Sir Richard Branson Calls On U.S. And U.K. Government To Aid Caribbean After Hurricane
Sir Richard Branson, the founder of Virgin Group, continues to survey the devastation that Hurricane Irma brought to the Caribbean, particularly to the British Virgin Islands (BVI). Branson rode out the storm in the wine cellar of his home on his private Caribbean island, Necker Island, and is now walking amongst the wreckage. While in the United States the greatest fear was for south Florida and the Florida Keys, the Caribbean took the same hit with fierce winds and walls of water, and Branson said the Caribbean is in worse shape than Florida.
The Florida Keys are dealing with their own damage, and Jacqui Sands, the manager of the Hemingway House in Key West, felt compelled to stay at the historic site to mind the building and care for the 55 polydactyl cats who live there. The Hemingway House was built in 1851 of French limestone and sits on the highest point in Key West. Sands says that there was less damage than she thought, especially considering the high winds.
“We’re told Key West was in the eye wall — the strongest part of the hurricane — for 2 hours. Water has begun to recede as Irma moves north.”
Sands says she considers herself and the other Hemingway House employees lucky that all is intact and all of the Hemingway cats are accounted for. However, Richard Branson and the residents and tourists in the Virgin Islands are spending their days digging out.
Sir Richard Branson says the Caribbean wasn’t as lucky as Key West and that the terrain resembles a war zone. Branson says that throughout the course of his life, he has never experienced a hurricane like Hurricane Irma. Branson said that the hurricane damage in the Caribbean reminds him of the post-WWII bombing in Europe. Thirty-four people lost their lives throughout the islands in the storm.
Sir Richard Branson says that Hurricane Irma mostly passed over his island, Necker Island, but the British and American governments need to do something to help in the current crisis for the BVI and the USVI.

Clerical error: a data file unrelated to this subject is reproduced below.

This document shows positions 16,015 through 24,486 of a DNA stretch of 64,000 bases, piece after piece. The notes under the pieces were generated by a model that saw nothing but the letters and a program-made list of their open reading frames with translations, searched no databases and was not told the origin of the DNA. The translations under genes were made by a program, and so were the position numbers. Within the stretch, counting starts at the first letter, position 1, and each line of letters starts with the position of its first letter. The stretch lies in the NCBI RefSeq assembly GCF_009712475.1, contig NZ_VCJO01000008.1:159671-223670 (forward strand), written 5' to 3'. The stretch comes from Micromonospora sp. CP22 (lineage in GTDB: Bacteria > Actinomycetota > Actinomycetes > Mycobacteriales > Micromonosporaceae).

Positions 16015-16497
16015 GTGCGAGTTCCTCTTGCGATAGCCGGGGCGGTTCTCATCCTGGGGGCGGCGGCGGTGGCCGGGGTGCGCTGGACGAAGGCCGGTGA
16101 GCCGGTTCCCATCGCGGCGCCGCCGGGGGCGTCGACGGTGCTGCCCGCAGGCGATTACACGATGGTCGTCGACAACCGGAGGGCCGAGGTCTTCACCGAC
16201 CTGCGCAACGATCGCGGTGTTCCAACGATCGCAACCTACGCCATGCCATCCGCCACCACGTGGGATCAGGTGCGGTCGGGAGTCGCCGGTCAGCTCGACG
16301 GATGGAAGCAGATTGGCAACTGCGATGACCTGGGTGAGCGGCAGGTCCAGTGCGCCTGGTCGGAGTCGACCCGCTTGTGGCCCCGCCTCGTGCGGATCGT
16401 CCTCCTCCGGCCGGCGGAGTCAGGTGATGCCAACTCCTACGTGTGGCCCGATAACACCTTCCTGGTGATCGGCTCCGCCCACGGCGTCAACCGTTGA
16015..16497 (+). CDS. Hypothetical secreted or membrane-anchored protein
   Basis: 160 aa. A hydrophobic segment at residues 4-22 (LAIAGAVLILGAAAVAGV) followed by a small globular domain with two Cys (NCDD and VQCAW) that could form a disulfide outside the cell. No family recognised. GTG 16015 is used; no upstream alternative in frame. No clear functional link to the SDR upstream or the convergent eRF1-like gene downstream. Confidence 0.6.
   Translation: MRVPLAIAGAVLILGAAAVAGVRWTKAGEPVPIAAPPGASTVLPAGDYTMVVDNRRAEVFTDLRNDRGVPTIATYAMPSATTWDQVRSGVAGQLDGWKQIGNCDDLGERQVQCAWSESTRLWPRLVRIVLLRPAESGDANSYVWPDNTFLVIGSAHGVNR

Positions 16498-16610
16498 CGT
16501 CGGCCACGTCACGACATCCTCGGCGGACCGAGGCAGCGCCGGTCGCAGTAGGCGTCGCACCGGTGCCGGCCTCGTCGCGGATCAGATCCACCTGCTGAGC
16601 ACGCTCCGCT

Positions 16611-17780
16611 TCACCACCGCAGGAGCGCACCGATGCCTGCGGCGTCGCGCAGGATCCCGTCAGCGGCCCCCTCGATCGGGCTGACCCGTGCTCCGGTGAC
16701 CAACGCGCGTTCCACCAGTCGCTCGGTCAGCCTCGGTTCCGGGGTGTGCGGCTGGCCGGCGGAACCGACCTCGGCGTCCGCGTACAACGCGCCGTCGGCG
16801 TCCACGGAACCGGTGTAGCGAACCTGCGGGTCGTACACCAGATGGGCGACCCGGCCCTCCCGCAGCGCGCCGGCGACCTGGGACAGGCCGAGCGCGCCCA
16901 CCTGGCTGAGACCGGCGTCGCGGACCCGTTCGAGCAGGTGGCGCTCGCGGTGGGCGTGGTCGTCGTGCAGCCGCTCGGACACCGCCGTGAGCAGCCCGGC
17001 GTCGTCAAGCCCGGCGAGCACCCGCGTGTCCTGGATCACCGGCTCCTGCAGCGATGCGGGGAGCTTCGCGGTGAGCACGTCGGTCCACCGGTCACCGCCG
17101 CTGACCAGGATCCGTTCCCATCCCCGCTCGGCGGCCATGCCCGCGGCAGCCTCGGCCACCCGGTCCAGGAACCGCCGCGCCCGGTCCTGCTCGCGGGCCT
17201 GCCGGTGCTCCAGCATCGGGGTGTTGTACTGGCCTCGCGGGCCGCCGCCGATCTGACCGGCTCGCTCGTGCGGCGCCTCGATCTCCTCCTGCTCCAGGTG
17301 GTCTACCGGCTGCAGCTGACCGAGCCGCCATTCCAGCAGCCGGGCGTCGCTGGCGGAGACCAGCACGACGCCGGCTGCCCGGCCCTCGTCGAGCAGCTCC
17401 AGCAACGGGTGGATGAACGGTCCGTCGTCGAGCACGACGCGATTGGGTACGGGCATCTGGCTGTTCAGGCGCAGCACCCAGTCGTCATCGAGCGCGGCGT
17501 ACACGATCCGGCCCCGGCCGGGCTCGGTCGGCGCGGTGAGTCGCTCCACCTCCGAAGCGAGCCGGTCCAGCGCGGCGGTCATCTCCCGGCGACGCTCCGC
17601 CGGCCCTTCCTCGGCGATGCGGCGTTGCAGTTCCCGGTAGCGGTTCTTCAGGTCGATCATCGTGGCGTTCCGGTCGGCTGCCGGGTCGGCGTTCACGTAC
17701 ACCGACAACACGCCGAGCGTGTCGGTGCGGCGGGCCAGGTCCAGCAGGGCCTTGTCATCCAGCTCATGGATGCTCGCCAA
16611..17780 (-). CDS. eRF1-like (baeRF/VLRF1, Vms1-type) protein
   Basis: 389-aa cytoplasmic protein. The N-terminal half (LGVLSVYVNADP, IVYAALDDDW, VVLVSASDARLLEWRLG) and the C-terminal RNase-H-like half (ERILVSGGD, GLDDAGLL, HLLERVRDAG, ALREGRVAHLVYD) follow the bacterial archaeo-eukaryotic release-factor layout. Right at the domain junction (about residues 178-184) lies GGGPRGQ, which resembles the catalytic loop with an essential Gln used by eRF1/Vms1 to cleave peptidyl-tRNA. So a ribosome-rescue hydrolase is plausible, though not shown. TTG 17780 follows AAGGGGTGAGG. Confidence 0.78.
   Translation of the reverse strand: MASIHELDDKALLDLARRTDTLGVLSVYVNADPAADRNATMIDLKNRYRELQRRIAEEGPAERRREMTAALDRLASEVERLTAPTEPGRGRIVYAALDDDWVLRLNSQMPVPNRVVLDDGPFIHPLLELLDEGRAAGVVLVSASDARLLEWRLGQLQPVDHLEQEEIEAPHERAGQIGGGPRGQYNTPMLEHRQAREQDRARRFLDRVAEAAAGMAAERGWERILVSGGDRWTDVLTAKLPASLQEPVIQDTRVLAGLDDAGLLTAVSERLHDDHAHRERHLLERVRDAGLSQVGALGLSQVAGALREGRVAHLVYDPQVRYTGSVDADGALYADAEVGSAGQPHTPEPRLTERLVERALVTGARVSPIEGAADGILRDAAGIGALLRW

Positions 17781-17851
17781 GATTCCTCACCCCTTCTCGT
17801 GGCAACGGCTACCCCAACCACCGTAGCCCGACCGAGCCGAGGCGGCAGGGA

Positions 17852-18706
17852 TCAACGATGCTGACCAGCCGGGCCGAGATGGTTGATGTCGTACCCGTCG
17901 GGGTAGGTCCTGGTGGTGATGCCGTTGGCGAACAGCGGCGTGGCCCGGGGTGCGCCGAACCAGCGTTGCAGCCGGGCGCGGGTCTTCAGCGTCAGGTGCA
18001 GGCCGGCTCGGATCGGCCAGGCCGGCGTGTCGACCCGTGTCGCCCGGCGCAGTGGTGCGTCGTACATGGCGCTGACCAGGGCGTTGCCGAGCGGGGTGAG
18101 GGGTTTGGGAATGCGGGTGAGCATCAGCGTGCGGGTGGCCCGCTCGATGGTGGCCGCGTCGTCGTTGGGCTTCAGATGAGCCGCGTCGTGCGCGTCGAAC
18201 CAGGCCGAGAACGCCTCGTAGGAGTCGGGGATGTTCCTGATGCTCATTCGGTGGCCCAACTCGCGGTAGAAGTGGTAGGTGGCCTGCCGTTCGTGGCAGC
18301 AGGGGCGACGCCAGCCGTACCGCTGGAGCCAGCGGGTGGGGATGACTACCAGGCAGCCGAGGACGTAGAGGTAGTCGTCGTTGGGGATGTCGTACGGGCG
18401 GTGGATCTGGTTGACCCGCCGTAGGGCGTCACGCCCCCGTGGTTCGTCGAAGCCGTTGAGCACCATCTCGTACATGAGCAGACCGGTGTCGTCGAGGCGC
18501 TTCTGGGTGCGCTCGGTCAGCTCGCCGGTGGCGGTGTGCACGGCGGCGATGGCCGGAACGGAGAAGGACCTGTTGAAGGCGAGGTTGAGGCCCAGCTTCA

“The region needs a ‘Disaster Recovery Marshall Plan’ for the BVI and other territories that will aid in recovery, sustainable reconstruction and long-term revitalization of the local economy. The UK government will have a massive role to play in the recovery of its territories affected by Irma — both through short-term aid and long-term infrastructure spending.”
Branson knows that the devastation goes beyond the BVI, as the U.S. Virgin Islands also took a battering. A joint effort between the U.S. and U.K. will be necessary if the islands are going to recover. The economy of all the islands is largely based on tourism, and without a recovery effort, the island economies will fail, according to Branson.
Bar owner Stacey Alvarado says St. John has been hit hard and “people there are roaming like zombies.”
“They don’t know what to do,” she said. “The island was wiped out. It’s like the walking dead down there.”
Branson says that despite the damage, the citizens are pitching in to help. He toured Virgin Gorda to see what the rest of the BVI looked like.
“The boats are piled up like matchsticks in the harbor. Huge cargo ships were thrown out of the water and into rocks. Resorts have been decimated. The houses have their roofs blown off; even some churches where people sheltered have lost roofs. But the whole British Virgin Islands community is rallying round.”
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So far, President Trump has approved a major disaster declaration for Florida, but nothing as of yet for the Caribbean. However, Branson is hopeful. Theresa May of Great Britain has loaned $42 million in relief funds to the islands. But Richard Branson’s views on the causes of the hurricanes are not in line with Trump’s. Branson is stressing that if we don’t address climate change, these mega-storms will keep happening.
“Man-made climate change is contributing to increasingly strong hurricanes causing unprecedented damage. The whole world should be scrambling to get on top of the climate change issue before it’s too late – for this generation, let alone the generations to come.”
Do you think that Sir Richard Branson is right and the United States and United Kingdom governments should help rebuild the Caribbean? What will prevent the next storm from destroying the islands again?
[Featured Image by Jose Jimenez/Getty Images]